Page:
UK Government Unveils New 300-Million Pound Virus-Aid Scheme For English Sport
British government announced a 300-million pound recovery package for sport as part of a plan to assist the wider economy in coping with the fall-out from the coronavirus pandemic.
- British government announced 300-million pound recovery package for sport
- The package is to back clubs, governing bodies across wide range of sport
- England cricket captain Joe Root welcomed the move
The British government announced Wednesday a new 300-million pound ($419 million, 347 million euros) recovery package for sport in England as part of a plan to assist the wider economy in coping with the fall-out from the coronavirus pandemic. Finance minister Rishi Sunak, delivering his budget in parliament, said 700 million punds was being made available to art, culture and sporting institutions to aid their response to the impact of Covid-19. Britain's Treasury, or finance ministry, tweeted that there was "300-million pounds to back clubs and governing bodies across a wide range of sports in England".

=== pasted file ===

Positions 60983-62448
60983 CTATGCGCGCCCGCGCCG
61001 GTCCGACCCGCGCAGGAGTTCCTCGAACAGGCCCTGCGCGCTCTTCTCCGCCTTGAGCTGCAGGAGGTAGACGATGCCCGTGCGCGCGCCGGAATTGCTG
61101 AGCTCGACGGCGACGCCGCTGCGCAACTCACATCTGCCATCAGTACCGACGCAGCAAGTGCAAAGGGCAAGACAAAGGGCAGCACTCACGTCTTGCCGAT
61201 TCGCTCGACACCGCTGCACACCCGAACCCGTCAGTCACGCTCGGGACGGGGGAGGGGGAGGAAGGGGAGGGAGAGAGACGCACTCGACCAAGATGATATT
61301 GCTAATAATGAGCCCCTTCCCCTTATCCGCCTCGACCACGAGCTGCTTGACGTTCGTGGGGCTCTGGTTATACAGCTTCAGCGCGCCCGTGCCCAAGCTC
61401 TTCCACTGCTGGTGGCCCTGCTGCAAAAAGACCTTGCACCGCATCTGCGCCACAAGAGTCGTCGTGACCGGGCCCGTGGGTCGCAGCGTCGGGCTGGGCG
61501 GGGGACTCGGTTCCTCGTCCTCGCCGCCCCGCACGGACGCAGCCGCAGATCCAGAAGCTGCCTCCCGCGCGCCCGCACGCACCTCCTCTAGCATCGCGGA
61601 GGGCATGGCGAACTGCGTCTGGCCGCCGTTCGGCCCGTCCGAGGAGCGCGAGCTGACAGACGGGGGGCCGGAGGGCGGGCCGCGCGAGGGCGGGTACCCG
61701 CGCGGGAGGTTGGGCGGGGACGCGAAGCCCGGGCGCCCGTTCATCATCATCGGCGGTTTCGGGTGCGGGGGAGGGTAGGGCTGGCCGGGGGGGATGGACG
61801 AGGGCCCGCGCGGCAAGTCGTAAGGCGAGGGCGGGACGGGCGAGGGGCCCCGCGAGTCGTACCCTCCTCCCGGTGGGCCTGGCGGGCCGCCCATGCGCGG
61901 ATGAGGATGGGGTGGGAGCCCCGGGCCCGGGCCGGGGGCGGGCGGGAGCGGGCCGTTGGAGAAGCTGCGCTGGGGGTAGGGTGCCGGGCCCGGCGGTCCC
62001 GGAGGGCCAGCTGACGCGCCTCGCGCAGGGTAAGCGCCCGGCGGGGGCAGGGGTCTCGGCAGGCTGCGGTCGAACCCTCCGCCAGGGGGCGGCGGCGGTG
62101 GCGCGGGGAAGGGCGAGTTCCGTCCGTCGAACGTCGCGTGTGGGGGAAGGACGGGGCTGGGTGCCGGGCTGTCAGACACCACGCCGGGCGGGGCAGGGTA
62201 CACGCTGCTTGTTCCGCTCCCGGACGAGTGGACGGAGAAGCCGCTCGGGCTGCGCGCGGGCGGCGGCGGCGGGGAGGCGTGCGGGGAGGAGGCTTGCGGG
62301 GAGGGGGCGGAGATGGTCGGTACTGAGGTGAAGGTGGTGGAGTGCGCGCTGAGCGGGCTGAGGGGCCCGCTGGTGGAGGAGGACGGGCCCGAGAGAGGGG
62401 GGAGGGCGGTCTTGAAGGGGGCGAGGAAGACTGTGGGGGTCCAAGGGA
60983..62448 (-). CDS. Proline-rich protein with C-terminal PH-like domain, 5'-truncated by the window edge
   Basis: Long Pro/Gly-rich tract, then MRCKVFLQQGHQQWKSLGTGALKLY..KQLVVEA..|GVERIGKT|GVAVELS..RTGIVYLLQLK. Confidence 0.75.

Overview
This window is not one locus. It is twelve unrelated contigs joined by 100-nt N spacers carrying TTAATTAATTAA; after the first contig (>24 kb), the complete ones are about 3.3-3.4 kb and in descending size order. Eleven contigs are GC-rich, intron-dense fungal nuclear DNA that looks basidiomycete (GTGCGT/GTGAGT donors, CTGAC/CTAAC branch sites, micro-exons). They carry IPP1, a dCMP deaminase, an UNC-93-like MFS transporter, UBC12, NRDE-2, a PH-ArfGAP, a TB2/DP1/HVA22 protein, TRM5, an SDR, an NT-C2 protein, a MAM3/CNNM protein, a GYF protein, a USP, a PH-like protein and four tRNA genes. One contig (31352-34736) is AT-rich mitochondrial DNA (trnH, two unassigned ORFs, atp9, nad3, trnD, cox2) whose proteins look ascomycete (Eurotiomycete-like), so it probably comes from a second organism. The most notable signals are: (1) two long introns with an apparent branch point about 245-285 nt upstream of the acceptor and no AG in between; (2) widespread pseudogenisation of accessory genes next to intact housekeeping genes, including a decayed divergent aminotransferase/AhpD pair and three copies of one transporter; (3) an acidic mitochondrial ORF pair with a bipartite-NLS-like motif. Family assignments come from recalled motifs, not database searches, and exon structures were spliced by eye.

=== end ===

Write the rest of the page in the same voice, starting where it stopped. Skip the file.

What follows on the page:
Sunak, following comments from British Prime Minister Boris Johnson published Tuesday, underlined the government's support for a potential joint bid from England, Scotland, Wales, Northern Ireland and the Republic of Ireland to host football's 2030 World Cup.
"We're making available 700 million pounds to support our incredible art, culture and sporting institutions as they reopen, backing the UK and Ireland's joint 2030 World Cup bid, launching a new approach to apprenticeships in the creative industries, and extending our 500-million film and TV production restart scheme," Sunak told lawmakers in the House of Commons while delivering his budget statement.
Culture Minister Oliver Dowden said on Twitter that the 300-million fund would "help spectator sports such as cricket, tennis and horse racing".
Dowden added there would be "25 million to build 700 football pitches to support our bid" and an additional 1.2 million put towards the England-hosted Women's European Championship, which is set to take place in 2022.
"If it's going to benefit the game all the way down that's fantastic," Root replied. "It's really important we all do everything we can to look after the game from top to bottom.
"It does take money to do that. The fact the game is being looked after is a really positive thing and it's great to hear that."
Wednesday's announcement follows a 300-million sport 'winter survival package' announced by the government in November.